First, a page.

HSBC 'Helped Rich Clients Dodge Taxes With Swiss Bank Accounts'

Britain's biggest bank HSBC helped clients cheat the UK public purse out of millions of pounds in tax by using Swiss bank accounts, according to an explosive treasure trove of leaked accounts.

The revelation piles pressure on Tory peer Lord Green, who headed the bank from 2003-2010 before going on to serve as the coalition's trade minister and as part of David Cameron's Cabinet Committee for Banking Reform, and an adviser to chancellor George Osborne on banking issues.

Public accounts committee chairman Labour MP Margaret Hodge, chair of the influential Public Accounts Committee, said the former trade minister faced "serious questions'.

"If it had been a benefit cheat it would have been up for court years ago. Now we have had only one tax cheat taken before the British courts," she told the BBC Radio 4 Today programme.

Lord Green ran HSBC before going on to be a Tory peer and the coalition's trade minister

"Either he didn't know and he was asleep at the wheel, or he did know and he was therefore involved in dodgy tax practices," she went on. "Either way he was the man in charge and I think he has got really important questions to answer."

Lord Green was at the centre of another maelstrom in 2012 amid accusations that HSBC allowed drug king pins, terrorists and rogue nations to launder money through its global subsidiaries, with the Tory peer later expressing "regret" over the bank's role.

HSBC was forced to issue an apology after a United States Senate committee found that over the last ten years the bank had provided services to some lenders in Saudi Arabia and Bangladesh believed to have helped fund al Qaeda and other terrorist groups.

Now the details of 30,000 accounts holding almost £78 billion of assets are being revealed after they were obtained by a French newspaper and analysed by a team of investigative journalists, with the files reportedly including nearly 7,000 British clients.

The new documents have already sparked criminal probes in several countries and attempts to claw back cash after being stolen by an IT worker in 2007 and passed to French authorities.

They are reported - by BBC's Panorama and the Guardian - to include evidence that the bank colluded with some clients to hide accounts from tax authorities on their home countries.

Among those alleged to have been exposed as having accounts with the Swiss arm of HSBC are said to be politicians, sports stars and celebrities as well as criminals and traffickers.

Shadow financial secretary to the treasury Cathy Jamieson said: "HMRC were made fully aware of these practices back in 2010. There are serious questions for the Chancellor to answer about why just one person out of over a thousand have been prosecuted in five years.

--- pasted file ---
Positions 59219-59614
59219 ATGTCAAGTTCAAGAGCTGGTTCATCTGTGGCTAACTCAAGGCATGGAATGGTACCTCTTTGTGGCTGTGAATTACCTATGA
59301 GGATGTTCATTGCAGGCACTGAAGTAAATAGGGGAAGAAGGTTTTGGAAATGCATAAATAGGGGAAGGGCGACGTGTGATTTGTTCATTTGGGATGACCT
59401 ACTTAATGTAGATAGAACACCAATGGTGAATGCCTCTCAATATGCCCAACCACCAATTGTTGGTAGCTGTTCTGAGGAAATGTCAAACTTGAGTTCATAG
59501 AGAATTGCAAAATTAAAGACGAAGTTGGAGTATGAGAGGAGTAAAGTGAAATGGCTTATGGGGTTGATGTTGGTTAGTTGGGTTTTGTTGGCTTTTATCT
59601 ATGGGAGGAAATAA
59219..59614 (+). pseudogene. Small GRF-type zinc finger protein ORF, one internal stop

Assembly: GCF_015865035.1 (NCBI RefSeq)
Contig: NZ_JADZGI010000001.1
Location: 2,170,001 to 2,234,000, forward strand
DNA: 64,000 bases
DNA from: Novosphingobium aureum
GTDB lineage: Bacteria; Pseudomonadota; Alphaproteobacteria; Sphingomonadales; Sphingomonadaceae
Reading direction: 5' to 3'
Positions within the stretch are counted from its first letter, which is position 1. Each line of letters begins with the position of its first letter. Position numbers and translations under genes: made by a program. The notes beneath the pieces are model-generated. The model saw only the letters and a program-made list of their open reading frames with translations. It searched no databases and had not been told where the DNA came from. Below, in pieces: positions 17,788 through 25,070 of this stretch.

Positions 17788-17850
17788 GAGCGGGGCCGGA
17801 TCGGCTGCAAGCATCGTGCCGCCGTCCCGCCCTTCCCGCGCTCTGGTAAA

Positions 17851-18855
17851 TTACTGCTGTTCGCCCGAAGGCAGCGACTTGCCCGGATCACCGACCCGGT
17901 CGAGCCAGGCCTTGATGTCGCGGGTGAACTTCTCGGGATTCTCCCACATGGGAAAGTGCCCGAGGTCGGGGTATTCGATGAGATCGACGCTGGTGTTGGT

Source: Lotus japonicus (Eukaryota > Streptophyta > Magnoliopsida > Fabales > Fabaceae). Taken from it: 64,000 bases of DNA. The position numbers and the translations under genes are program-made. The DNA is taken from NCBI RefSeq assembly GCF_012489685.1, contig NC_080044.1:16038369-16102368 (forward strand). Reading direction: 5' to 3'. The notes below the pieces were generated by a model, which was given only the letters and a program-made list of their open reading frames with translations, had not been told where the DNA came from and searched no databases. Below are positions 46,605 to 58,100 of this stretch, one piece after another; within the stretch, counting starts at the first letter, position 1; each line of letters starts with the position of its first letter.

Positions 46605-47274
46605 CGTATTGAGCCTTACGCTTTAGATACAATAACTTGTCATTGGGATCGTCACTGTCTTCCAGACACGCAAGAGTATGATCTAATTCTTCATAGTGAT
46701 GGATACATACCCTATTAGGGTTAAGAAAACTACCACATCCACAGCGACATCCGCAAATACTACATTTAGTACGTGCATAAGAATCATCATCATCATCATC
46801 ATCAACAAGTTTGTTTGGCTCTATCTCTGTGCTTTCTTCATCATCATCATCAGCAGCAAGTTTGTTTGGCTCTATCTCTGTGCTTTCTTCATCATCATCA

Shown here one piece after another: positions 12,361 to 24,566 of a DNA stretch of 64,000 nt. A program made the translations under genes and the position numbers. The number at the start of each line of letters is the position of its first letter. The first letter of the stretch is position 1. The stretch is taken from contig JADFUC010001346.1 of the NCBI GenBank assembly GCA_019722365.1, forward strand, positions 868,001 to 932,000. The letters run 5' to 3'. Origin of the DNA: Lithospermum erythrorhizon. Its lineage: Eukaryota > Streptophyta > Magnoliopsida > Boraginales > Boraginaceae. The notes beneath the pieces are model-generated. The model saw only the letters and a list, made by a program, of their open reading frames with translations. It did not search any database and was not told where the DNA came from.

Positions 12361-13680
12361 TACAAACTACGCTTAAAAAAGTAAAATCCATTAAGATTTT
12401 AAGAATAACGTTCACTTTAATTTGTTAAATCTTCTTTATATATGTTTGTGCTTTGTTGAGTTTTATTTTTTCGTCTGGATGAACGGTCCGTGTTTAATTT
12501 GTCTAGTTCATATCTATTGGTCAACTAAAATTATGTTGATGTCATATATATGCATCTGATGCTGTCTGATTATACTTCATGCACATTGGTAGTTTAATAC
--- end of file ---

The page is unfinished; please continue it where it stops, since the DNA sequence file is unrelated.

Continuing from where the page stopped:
"And why the Government's Swiss tax deal has been such an embarrassing flop, raising a fraction of the amounts initially boasted of by ministers."

"Tax avoidance and evasion harms every taxpayer in Britain, and undermines public services like the NHS."

City Minister David Gauke insisted he "was not aware of any evidence" that Lord Green had been involved in any of the activity.

Former HSBC boss Stephen Green and David Cameron

"Clearly HSBC have got questions to answer," he told Today. "In terms of Stephen Green, I don't think there is any suggestion or any evidence that he was involved or engaged in some of the behaviour that occurred in the subsidiary in Switzerland.

"The regulators have not found that was the case. Indeed I think there is a view that Stephen Green was to some extent clearing up a mess."

In a bid to divert attention from former HSBC boss, and Tory peer, Stephen Green, Gauke accused Ed Balls, who served as City minister in the years up to 2007, of having "questions to answer" about what he knew of HSBC"s dealings in Switzerland. Labour sources suggested that the Labour shadow chancellor was unaware of any wrongdoing.

In a statement to the Guardian, HSBC said: "In the past, the Swiss private banking industry operated very differently to the way it does today. Private banks, including HSBC’s Swiss private bank, assumed that responsibility for payment of taxes rested with individual clients, rather than the institutions that banked them. Swiss private banks were typically used by wealthy individuals to manage their wealth in a discreet manner.

"HSBC has cooperated and continues to cooperate to the extent that it can with requests for information from governments regarding account holders. However, providing client data to foreign authorities would itself constitute a criminal offence under Swiss law."

Meanwhile, a new poll suggests that big businesses are facing a "crisis of trust", which is perhaps unsuprising given the string of scandals like those involving HSBC.

A ComRes poll of 2,000 people for the Forum of Private Business (FPB) found that more than three-quarters of respondents think big businesses are likely to prioritise profits over high ethical standards.

The study also revealed that 76% agree that the next government should penalise big businesses that act unfairly towards small businesses.

FPB chief executive Phil Orford said: "There must be a balance between the need to attract the world's biggest companies to Britain, ensuring we have the best environment for business, and protecting the interests of the UK's hard-working independent small business people.

"The view of the British public is clear: we are facing a crisis of trust in big business and the UK wants the next government to respond accordingly, safeguarding the UK's small business community.